Browsing Anarchism : Anarchist and Anti-Authoritarianism

Revolt Library >> Anarchism >> Browsing

Not Logged In: Login?

This archive contains 4,579 documents, with 24,243,002 words or 150,074,088 characters.

Browsing : 201 to 210 of 1801

Results Per Page :

by Johann Most, 1884
From: [Freiheit, September 13, 1884] Since we believe that the propaganda of action is of use, we must be prepared to accept whatever attendant circumstances it involves. Everyone now knows, from experience, that the more highly placed the one shot or blown up, and the more perfectly executed the attempt, the greater the propagandistic effect. The basic preconditions of success are methodical preparation, deception of the enemy in question and the overcoming of any obstacles that stand between the one who is to carry out the deed and the enemy. The expense incurred by such undertakings is, as a rule, quite considerable. Indeed, one could go so far as to say that the possibility of such an action succeeding usually depends on whether the financial means are available to overcome the difficulties. Nowadays, money opens a number of doors one could not break open with an iron bar. The persuasive clinking of coins turns me... (From : Anarchy Archives.)

by Federica Montseny, 1928
Preface: Max Nettlau, or The Choice of Modesty – Federica Montseny Blessed are those whose souls are transparent, whose lives are honest, and whose hearts are pure; for theirs is the kingdom of the earth. Blessed are those who believe in human goodness, those who preserve their illusions intact and nourish the hope that for them the doors of life will open. Blessed are those who offer the world their fraternal right hand and friendly visage, those who go with a smile on their lips and cast a light before them. And blessed, too, are those who can love those who can believe, those who can discover within the human wasteland, a tree under which their anxieties concerning their ideal, and their human desires for trust and affection, can take shelter. Without goals to aim for and without any figures on the horizon in whom we can crystallize our life and our need for encouragement and for example, what... (From : TheAnarchistLibrary.org.)

by Émile Pouget, 1898
Wherever authority shows its ugly mug it causes problems. The family is no exception to this rule. How many parents, for wanting to throw around their weight, have their kid’s deaths on their conscience? The old figure that because they’re withered, because they’ve racked up what is called “experience,” that they’re full of wisdom and can treat their offspring – who are approaching twenty – like they were still sucking on a bottle. Course, in the projects of the old the biggest place is given over to the matter of dough – as for love that they just neglect. But for young people it’s exactly the opposite that matters. No need to say that they’re the ones that are right! As soon as they learn in the house that the girl or boy is spending time with someone who is screwing up their carefully laid plans, a life from hell begins; Mommy brays, makes a scene, daddy st... (From : TheAnarchistLibrary.org.)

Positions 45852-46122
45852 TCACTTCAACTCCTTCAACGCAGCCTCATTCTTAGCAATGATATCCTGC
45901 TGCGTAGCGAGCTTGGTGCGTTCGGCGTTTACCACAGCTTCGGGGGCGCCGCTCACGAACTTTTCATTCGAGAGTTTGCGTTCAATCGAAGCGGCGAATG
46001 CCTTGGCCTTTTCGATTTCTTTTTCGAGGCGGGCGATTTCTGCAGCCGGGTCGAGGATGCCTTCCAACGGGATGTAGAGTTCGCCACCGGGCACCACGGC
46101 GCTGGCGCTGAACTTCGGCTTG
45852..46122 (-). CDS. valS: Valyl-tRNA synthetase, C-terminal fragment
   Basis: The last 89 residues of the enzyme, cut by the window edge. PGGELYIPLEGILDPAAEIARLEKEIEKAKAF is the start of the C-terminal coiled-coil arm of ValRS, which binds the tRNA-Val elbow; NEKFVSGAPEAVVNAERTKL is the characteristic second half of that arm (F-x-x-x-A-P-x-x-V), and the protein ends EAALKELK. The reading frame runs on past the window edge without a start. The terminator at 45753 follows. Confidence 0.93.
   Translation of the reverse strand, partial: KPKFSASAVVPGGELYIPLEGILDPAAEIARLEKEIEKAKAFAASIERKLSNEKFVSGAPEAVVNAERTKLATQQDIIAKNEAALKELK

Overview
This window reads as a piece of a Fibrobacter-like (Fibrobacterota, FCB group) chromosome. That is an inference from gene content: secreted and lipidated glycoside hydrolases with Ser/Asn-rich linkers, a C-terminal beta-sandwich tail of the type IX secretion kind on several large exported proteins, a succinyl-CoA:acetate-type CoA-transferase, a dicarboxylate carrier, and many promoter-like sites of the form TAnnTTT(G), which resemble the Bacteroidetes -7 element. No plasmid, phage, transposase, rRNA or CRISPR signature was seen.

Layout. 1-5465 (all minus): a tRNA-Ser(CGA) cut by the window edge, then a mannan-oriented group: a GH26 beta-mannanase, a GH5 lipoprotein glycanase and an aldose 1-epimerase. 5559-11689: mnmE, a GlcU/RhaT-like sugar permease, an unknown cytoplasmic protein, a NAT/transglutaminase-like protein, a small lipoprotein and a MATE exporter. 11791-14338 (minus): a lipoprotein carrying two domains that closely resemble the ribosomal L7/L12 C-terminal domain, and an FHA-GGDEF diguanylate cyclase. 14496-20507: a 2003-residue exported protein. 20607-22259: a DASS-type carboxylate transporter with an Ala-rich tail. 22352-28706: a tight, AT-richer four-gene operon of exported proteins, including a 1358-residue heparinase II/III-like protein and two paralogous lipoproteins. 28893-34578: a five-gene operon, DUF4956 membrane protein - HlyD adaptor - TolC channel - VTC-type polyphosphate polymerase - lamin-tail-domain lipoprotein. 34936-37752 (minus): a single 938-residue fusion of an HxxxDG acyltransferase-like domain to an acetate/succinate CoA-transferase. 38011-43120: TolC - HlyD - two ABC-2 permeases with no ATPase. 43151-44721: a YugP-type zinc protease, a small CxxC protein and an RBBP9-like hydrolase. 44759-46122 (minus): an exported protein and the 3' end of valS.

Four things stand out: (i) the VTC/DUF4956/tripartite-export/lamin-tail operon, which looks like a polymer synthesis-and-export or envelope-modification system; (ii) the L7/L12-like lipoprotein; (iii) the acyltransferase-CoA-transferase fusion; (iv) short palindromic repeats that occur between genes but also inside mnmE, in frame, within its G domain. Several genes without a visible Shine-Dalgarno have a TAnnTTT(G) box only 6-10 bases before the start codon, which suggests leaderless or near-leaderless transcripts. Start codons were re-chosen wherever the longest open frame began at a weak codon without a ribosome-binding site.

by Raffaele Schiavina, 1980
I was born in San Carlo in the province of Ferrara on 8 April 1894 into a peasant family. When I finished school in 1912 I had the chance to satisfy my desire to go to America the following year and settled in Brockton, Massachusetts. In those days I regarded myself as a socialist, not really out of reasoned conviction but simply lest I give the impression that I was a conservative. During summer 1914, at an Italian-American picnic, I made the acquaintance of a man considerably older than me who told me that he was an anarchist and offered me, to read, a book that he said that he had enjoyed reading. In fact it was Kropotkin’s Memoirs which held my attention, for I discovered in it feelings and ideas that it seemed had always been a part of me. I went on reading what he lent me and took out a subscription to Cronaca Sovversiva which, in a very short space of time, had become essential reading for me. The war in Europe was just beginning at th... (From : TheAnarchistLibrary.org.)

by Raffaele Schiavina
I was born in San Carlo in the province of Ferrara on 8 April 1894 into a peasant family. When I finished school in 1912 I had the chance to satisfy my desire to go to America the following year and settled in Brockton, Massachusetts. In those days I regarded myself as a socialist, not really out of reasoned conviction but simply lest I give the impression that I was a conservative. During summer 1914, at an Italian-American picnic, I made the acquaintance of a man considerably older than me who told me that he was an anarchist and offered me, to read, a book that he said that he had enjoyed reading. In fact it was Kropotkin’s Memoirs which held my attention, for I discovered in it feelings and ideas that it seemed had always been a part of me. I went on reading what he lent me and took out a subscription to Cronaca Sovversiva which, in a very short space of time, had become essential reading for me. The war in Europe was just beginning at th... (From : TheAnarchistLibrary.org.)